WORDS: Ross // IMAGES: Honda and Gary D Chapman
Remembered fondly by bikers from all walks of life right across the globe, the Super Cub has made a name for itself over the last sixty years as a bulletproof, do-anything machine – most at home on the daily commute, but capable of traversing the glove too. Since production first began back in 1958, Honda has sold over 100 million models in various iterations of style and capacity. And to celebrate hitting the milestone and cement its place as the best-selling machine of all time, Honda has revamped its Super Cub for 2018 —with a pretty major styling revision and a raft of technical updates.
To put it through its paces, we’ve spent the last month using the little Cub as a daily commuter, seeing how it stands up to the cold, wind, rain, grit and grime that defines riding through the winter in the UK.
The Super Cub C125 is, by nature, a simple and stripped back machine – and it always has been; carefully balancing budget and customer expectations with performance. Settling into the seat for the first time, I was surprised by how substantial the little Cub feels, despite its diminutive proportions. It is a tiny little machine though; lightweight and low. The seat stands at 780mm, and as a result of the step through design, should be easy to get on with for even the shortest of riders. I’m a fairly gangly 6ft 1”, all arms and legs, and expected to feel a little cramped on the Cub – but somehow I didn’t; finding it extremely comfortable, even for long stints in the saddle.
The Super Cub is powered by the same motor that’s found in Honda’s hugely successful Grom (MSX125) and its new Monkey 125. Essentially, it’s a super simple and extremely reliable air-cooled single cylinder four-stroke with air-cooling and two-valves – which kicks out a fairly respectable 9.5bhp of power at 7,500rpm and 7.7lb-ft of torque at 5,000rpm. As you’d expect, it’s not the most powerful 125cc machine on the market, but it’s still got plenty of beans to get the jump on most four-wheeled traffic off the line. Ringing its neck on the open road – you’ll have to be pushing hard to hold it at 60mph, but I found it was quite happy to sit at 50mph all day long.
To get the Cub moving there is a heel-toe gear shift setup, just like on the original Cub. It’s super easy to use too – thanks to its new user friendly centrifugal automatic design which works to disengage and engage the clutch automatically while you shift up or down the box.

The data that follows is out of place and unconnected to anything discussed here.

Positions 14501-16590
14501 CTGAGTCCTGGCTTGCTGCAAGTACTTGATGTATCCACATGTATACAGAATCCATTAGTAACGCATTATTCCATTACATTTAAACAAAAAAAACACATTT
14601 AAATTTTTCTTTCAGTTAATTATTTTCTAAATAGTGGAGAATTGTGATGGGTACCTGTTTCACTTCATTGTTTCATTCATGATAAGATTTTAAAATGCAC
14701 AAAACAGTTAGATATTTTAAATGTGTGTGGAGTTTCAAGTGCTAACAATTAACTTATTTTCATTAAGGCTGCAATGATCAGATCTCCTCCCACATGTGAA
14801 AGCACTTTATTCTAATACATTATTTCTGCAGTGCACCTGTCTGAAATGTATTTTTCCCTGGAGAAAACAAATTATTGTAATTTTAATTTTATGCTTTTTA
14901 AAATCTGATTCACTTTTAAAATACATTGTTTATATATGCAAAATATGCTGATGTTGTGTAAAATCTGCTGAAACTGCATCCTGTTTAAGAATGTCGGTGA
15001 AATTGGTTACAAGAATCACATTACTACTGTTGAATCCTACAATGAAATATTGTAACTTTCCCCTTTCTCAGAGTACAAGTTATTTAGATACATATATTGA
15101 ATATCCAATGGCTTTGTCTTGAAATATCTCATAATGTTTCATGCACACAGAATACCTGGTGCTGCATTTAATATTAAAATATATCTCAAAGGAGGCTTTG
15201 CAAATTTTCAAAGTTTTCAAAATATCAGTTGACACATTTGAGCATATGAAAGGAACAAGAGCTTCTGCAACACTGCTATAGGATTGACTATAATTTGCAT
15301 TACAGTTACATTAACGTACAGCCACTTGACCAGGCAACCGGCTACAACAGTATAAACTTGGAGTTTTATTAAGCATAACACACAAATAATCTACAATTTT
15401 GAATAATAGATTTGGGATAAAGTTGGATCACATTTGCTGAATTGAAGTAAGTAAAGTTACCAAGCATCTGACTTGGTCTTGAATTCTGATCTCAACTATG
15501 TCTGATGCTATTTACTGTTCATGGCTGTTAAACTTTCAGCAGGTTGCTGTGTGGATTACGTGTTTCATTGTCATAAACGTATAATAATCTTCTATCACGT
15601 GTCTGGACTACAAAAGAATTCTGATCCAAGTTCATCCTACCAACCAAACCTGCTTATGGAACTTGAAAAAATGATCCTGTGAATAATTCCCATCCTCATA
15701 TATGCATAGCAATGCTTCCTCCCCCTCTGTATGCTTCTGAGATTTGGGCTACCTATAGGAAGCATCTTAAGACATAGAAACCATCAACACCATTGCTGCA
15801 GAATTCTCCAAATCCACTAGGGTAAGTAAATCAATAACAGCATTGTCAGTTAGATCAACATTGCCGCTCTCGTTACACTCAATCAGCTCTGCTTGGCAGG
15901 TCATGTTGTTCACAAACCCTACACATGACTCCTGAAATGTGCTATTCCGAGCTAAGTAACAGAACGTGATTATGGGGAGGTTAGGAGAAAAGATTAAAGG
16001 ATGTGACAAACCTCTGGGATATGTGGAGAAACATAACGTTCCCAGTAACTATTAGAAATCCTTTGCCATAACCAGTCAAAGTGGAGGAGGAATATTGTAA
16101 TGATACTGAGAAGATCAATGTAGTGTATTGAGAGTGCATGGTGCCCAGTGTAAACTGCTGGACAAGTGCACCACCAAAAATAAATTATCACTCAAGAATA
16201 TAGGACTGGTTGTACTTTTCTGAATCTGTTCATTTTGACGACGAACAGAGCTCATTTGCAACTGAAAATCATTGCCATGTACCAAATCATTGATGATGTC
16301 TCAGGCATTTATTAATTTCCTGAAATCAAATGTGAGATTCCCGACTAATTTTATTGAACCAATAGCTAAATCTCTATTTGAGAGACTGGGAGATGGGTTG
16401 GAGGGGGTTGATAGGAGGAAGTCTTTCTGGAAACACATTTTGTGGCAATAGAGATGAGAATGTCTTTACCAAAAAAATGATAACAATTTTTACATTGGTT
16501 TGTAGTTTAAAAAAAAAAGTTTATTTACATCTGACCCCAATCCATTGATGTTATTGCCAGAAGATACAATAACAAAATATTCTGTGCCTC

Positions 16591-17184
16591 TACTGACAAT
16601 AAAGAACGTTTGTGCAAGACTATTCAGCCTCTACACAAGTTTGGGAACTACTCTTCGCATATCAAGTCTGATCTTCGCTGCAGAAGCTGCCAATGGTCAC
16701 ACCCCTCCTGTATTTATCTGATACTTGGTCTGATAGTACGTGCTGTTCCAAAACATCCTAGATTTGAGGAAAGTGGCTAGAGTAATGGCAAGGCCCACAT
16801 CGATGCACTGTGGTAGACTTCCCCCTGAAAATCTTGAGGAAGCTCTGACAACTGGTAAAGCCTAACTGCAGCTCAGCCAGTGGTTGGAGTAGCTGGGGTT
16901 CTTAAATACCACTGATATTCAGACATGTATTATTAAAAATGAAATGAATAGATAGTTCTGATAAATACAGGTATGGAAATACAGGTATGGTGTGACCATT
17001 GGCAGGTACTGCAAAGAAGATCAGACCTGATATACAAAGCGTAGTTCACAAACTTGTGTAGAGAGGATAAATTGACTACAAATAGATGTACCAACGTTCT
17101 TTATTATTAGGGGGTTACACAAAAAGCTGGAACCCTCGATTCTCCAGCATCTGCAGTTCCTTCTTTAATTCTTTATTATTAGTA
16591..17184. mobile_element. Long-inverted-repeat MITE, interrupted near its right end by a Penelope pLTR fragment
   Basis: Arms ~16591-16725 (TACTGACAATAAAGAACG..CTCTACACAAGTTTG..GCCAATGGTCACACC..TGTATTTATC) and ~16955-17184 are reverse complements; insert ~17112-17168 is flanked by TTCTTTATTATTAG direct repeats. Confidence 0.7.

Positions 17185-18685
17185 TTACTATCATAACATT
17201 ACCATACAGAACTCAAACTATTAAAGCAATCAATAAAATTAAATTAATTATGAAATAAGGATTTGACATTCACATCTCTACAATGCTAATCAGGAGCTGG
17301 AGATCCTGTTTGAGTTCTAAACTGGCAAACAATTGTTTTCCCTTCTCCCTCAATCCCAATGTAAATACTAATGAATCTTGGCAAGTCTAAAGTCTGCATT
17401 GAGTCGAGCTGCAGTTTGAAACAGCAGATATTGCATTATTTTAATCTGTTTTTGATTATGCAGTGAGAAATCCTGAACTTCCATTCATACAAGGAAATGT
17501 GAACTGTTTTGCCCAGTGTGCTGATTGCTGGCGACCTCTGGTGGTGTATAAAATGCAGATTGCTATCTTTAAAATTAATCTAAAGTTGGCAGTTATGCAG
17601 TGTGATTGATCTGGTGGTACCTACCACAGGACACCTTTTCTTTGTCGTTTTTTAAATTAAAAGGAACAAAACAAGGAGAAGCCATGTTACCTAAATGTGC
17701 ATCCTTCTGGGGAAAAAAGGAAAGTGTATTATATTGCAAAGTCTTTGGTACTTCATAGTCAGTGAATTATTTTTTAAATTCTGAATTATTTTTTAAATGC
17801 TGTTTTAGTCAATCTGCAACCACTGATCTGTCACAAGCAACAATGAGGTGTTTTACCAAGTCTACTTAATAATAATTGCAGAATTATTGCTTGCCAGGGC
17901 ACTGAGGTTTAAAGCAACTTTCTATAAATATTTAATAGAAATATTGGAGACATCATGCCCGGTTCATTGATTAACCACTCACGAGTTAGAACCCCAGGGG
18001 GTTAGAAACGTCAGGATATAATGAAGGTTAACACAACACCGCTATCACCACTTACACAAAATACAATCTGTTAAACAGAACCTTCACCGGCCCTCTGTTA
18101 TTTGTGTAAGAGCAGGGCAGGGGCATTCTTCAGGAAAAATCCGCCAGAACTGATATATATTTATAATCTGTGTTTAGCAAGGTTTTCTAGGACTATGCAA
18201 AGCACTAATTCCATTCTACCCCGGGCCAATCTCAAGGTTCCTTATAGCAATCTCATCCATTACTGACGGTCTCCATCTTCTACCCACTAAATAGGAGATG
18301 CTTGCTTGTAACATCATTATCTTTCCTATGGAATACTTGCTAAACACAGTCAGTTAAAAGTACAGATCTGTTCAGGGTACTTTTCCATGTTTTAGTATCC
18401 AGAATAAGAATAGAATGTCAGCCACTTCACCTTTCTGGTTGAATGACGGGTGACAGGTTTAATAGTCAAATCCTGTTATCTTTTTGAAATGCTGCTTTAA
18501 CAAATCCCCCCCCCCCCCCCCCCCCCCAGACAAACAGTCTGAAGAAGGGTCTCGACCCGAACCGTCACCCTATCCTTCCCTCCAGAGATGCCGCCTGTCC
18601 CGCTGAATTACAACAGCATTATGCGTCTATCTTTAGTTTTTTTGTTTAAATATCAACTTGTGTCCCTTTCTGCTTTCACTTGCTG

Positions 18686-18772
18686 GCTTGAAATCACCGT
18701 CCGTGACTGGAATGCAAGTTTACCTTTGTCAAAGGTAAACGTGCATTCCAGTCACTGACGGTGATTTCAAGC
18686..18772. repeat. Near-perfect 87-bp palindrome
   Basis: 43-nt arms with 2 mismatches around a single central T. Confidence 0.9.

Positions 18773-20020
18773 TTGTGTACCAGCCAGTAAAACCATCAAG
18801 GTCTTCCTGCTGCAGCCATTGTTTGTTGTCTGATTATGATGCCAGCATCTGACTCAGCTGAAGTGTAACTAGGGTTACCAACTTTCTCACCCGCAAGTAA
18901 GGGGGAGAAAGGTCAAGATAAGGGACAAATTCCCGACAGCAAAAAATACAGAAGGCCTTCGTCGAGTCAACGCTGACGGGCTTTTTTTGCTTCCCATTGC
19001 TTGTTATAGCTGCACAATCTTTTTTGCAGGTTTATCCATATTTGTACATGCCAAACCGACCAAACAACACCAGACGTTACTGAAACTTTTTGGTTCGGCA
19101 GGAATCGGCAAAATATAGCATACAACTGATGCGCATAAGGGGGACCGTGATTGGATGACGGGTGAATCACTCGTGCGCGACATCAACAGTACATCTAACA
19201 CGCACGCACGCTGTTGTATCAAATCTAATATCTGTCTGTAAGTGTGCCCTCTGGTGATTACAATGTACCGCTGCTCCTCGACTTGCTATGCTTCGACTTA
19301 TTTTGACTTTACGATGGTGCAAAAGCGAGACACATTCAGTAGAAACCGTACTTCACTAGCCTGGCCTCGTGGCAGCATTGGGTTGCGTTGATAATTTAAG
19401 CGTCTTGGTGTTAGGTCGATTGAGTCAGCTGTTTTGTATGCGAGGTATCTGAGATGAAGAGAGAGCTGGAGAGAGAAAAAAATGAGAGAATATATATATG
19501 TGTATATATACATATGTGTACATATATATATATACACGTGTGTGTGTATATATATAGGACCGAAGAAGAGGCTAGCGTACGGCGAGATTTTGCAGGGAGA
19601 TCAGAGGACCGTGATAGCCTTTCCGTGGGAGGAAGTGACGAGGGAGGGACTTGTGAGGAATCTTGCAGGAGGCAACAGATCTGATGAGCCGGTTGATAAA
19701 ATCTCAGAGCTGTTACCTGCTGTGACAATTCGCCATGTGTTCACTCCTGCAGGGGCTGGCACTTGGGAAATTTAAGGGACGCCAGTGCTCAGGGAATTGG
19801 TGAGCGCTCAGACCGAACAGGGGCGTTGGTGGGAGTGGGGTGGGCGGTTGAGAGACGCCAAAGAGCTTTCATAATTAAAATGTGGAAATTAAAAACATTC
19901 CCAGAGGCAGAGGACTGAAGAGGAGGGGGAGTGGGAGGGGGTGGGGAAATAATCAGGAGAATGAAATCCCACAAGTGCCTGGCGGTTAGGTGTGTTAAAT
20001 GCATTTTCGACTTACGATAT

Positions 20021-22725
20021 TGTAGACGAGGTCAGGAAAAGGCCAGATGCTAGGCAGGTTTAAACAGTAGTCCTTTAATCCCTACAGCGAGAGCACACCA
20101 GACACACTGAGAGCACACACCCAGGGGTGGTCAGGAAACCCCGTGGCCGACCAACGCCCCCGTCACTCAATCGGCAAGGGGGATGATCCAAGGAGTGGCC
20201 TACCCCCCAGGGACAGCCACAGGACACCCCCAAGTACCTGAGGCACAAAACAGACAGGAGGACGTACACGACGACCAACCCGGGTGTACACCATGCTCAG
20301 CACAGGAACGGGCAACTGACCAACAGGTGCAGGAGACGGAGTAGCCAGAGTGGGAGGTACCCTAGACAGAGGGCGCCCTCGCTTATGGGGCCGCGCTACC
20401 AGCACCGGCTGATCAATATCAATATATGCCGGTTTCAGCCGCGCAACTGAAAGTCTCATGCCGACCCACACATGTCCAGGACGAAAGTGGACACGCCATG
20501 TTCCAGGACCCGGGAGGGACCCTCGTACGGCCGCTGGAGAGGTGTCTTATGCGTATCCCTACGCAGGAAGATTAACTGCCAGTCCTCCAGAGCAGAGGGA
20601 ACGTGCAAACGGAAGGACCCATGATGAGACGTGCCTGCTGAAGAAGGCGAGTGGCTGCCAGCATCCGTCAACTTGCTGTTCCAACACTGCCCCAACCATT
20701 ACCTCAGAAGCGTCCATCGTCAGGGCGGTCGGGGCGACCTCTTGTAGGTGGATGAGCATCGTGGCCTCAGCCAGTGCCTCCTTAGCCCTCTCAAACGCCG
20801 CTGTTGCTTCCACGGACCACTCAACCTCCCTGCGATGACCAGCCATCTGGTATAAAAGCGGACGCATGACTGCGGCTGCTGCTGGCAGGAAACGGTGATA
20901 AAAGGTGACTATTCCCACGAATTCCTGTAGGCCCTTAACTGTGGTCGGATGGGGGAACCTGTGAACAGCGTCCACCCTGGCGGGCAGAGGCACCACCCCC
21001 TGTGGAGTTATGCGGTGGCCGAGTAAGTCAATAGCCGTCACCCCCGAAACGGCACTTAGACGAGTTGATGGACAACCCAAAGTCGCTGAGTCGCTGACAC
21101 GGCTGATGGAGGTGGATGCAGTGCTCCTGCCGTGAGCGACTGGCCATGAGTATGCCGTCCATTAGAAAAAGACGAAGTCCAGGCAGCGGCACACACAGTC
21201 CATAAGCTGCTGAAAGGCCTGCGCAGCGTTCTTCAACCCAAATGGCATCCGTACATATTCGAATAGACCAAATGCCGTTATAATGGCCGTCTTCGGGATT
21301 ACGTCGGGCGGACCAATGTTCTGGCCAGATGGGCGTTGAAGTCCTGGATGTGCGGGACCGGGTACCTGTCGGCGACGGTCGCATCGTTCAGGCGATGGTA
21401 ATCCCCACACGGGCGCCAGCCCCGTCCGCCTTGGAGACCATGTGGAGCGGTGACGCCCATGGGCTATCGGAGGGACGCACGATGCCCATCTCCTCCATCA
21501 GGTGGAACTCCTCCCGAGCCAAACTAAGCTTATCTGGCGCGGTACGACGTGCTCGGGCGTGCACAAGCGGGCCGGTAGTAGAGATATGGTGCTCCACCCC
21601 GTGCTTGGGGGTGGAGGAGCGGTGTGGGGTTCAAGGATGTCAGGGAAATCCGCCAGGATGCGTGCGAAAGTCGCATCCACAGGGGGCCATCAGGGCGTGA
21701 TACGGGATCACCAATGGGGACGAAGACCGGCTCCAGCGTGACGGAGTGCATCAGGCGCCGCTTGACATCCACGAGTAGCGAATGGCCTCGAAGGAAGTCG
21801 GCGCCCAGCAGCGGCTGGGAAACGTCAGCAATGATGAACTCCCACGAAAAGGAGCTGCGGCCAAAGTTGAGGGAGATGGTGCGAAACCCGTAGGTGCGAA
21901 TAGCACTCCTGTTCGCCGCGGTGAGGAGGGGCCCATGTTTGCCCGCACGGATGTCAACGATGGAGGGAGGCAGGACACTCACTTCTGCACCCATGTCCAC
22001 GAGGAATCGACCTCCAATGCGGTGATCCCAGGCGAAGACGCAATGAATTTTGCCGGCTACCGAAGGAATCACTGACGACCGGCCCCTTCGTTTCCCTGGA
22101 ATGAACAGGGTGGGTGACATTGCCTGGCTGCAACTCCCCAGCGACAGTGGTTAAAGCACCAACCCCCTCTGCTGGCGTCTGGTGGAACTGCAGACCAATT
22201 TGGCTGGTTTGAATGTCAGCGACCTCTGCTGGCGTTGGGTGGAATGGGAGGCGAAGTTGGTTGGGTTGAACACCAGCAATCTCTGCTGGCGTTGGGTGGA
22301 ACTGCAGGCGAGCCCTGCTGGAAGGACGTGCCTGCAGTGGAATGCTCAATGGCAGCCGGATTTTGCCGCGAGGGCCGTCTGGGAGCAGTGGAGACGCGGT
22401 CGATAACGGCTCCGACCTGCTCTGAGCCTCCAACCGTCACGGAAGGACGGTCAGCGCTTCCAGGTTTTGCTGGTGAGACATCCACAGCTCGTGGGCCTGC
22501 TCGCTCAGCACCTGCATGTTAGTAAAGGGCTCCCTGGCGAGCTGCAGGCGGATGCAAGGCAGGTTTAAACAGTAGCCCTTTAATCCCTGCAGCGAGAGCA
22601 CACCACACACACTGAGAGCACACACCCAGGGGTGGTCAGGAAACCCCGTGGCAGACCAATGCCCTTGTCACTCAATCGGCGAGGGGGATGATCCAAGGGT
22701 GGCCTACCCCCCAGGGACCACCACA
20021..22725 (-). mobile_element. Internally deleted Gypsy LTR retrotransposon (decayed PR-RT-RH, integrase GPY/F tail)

Conventional telescopic forks are one of the new additions to the new Super Cub, replacing the old leading link style setup. Although it’s definitely a marked improvement, it’s still not the most sophisticated of systems. Perfectly capable around town, with a more than adequate level of comfort – you’ll only really notice its shortcomings as you begin to pick up the speed on slightly sketchier surfaces.
For braking, the Cub is equipped with an ABS assisted 220mm disc and single piston caliper up front, and a 130mm drum at the rear. Same as the suspension – it’s not an earth-shattering, innovative setup – but it’s more than capable of pulling the bike to halt with ease, thanks in part to the Cub’s low power and low weight.
I didn’t expect to enjoy myself quite as much as I did on the Super Cub. Sure – it’s no high-speed mile muncher, but for bombing around town I reckon the lightweight, agile and super easy to ride machine is hard to beat.
FOR THE FULL FIRST RIDE REPORT, CHECK OUT THE UPCOMING APRIL ISSUE OF MOTORCYCLE SPORT AND LEISURE. FOR MORE INFORMATION, CLICK HERE.
Honda Super Cub C125
Engine: 125cc air-cooled SOHC 4-stroke 2-valve
Gearbox: 4 speed transmissions with a wet multi plate clutch and automatic centrifugal clutch
Max. Power: 7.1kW @ 7,500rpm
Max. Torque: 10.4Nm @ 5,000rpm
Brakes: (F) Single 220 mm hydraulic disc (R) 130mm drum brake
Suspension: (F) 26mm telescopic fork (R) Twin shock
Wheels: 10-spoke cast aluminium
Tyres: (F) 70/90-17M/C 48P (R) 80/90-17M/C 50P
Frame: Mono-backbone steel frame
Seat Height: 780mm
Kerb Weight: 109kg
Fuel Tank Capacity: 3.7 litres
Fuel Consumption: 188.4 MPG (claimed)